Author(s): Jessica F. Green, Case Western Reserve University and Thomas Hale, Oxford University
Author(s): Christina Schneider, University of California, San Diego
Author(s): Amanda Murdie, University of Missouri
Author(s): Sarah Kreps, Cornell University and Jessica Weeks, University of Wisconsin
Author(s): Michael Findley, University of Texas- Austin and Joseph K. Young, American University
Author(s): Thomas Pepinsky, Cornell University and David A. Steinberg, University of Oregon
Author(s): Paul C. Avey, Southern Methodist University and Michael C. Desch, University of Notre Dame
Author(s): Edward D. Mansfield, University of Pennsylvania and Jon C.W. Pevehouse, University of Wisconsin
Author(s): Daniel Maliniak and Ryan M. Powers
Description: We use citation analysis to explore the organizing principles of the international relations literature over the 1980-2013 period. We show that the IR citation network is, in fact, a conglomerate of a number of sub-networks. These sub-networks constitute intellectual communities in the literature that are defined to varying degrees over time by the theoritical paradigms used by authors and the substantive issue areas under study. We find that citation communities that organize the IR literature have been disrupted considerably in the recent past. Citation communities in the 1980s and last decade are characterized by relatively less paradigmatic diversity than that of the 1900s. Issue areas played a much larger role in defining communities in teh 1980s than in either the 1990s or 2000s. We speculate about a number that may cause such dramatic changes.
Author(s): Nicholas J. Bell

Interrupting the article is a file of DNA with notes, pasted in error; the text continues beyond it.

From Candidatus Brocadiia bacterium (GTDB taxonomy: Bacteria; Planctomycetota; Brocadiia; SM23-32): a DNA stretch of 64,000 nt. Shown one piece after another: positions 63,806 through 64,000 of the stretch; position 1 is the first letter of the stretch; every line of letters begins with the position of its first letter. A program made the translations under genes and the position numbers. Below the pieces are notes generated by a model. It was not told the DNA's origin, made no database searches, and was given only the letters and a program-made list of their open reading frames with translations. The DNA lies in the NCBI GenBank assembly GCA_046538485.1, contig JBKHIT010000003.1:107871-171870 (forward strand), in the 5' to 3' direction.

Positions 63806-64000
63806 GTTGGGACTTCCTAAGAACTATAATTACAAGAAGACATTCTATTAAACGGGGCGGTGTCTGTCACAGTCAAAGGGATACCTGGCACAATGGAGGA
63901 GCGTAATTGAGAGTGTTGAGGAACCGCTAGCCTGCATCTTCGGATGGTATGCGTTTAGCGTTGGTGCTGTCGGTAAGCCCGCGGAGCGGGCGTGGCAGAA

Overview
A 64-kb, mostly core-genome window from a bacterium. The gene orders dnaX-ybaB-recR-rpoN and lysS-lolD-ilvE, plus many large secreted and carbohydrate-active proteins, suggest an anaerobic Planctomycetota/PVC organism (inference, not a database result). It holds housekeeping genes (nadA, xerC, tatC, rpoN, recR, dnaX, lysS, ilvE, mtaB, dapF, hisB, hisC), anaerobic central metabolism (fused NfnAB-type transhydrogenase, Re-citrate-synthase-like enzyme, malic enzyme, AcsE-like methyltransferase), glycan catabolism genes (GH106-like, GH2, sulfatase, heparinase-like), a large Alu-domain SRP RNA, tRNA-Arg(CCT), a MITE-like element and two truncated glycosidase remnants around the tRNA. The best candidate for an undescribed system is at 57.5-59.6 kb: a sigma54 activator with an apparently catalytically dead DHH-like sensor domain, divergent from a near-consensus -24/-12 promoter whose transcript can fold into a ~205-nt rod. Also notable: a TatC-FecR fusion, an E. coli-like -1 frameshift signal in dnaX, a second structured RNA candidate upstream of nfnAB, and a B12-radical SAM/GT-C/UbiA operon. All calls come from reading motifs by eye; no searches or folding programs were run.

Description: As the number of four-year undergraduates grows, international relations programs must pay greater attention to their curricular offerings. Considerations include both subject-matter requirements as well as methodological, linguistic, and experimental components. The ways that departments design these programs also speaks to the state of the discipline itself, as debate continues between those advocating international relations as an interdisciplinary field and the traditional view of IR as a subfield of political science. Our paper asks the question, how do scholars see the discipline of IR? How do we teach IR in the United States? And what does this tell us about the discipline as a whole? To explore these questions, we present preliminary results from the 2014 TRIP survey of international relations faculty and program-level data on undergraduate international studies curricula in the United States. We find that a substantial portion of the discipline views interdisciplinary undergraduate education positively, and this is reflected in research practices. However, there is less support both normatively and in undergraduate curricula for such interdisciplinary perspective to replace political science as the core of IR knowledge. How a university situates its international relations curricula within the departmental structure also affects how the discipline is represented.